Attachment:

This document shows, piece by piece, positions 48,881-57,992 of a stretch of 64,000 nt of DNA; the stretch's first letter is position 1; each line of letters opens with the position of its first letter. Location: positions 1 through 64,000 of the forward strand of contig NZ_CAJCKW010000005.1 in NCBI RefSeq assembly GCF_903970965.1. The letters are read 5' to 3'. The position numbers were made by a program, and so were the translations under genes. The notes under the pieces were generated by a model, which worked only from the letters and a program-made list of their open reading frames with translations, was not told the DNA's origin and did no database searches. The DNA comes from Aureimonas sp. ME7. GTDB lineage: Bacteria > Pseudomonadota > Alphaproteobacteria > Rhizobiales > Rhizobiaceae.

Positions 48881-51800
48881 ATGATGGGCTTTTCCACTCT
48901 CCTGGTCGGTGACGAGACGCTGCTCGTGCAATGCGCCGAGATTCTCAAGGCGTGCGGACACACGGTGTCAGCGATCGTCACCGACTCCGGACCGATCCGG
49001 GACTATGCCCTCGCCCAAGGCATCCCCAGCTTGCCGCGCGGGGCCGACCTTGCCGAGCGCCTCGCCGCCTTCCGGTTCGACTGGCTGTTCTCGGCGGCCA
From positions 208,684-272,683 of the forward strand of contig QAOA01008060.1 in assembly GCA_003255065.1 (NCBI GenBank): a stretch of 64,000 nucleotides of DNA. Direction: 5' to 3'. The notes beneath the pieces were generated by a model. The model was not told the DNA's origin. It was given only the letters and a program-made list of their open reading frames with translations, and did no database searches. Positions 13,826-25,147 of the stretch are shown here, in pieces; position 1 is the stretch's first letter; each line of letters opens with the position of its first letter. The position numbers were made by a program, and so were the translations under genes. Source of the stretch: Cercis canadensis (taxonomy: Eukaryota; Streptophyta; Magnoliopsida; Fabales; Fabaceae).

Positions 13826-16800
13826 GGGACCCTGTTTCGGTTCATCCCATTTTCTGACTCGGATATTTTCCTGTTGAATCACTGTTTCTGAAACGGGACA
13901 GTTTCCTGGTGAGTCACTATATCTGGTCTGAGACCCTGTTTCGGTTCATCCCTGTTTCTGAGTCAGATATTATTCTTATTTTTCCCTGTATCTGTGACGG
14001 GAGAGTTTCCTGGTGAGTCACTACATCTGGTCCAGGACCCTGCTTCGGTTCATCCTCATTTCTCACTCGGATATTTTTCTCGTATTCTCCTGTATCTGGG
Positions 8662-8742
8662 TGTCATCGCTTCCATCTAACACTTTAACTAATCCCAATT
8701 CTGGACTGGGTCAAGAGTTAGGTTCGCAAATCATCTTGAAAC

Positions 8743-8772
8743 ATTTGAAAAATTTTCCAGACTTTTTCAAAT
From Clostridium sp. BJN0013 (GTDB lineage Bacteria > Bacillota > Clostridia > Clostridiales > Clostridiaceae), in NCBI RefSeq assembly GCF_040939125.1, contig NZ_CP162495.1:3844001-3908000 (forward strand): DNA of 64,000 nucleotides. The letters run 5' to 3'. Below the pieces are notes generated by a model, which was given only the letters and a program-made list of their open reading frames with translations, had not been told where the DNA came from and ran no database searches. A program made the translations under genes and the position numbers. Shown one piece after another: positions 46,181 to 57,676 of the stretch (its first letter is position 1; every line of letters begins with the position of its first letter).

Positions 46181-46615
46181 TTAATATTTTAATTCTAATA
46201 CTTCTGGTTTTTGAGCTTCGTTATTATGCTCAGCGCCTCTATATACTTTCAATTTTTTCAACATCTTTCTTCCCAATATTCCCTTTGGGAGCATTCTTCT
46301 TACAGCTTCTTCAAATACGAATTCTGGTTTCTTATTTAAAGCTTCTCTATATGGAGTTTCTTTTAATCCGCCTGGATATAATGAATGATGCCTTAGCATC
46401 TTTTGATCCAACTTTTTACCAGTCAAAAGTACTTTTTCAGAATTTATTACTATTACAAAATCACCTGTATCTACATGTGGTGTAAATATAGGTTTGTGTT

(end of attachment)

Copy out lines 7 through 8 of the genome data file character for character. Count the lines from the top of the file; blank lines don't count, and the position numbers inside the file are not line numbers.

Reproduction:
Positions 13826-16800
13826 GGGACCCTGTTTCGGTTCATCCCATTTTCTGACTCGGATATTTTCCTGTTGAATCACTGTTTCTGAAACGGGACA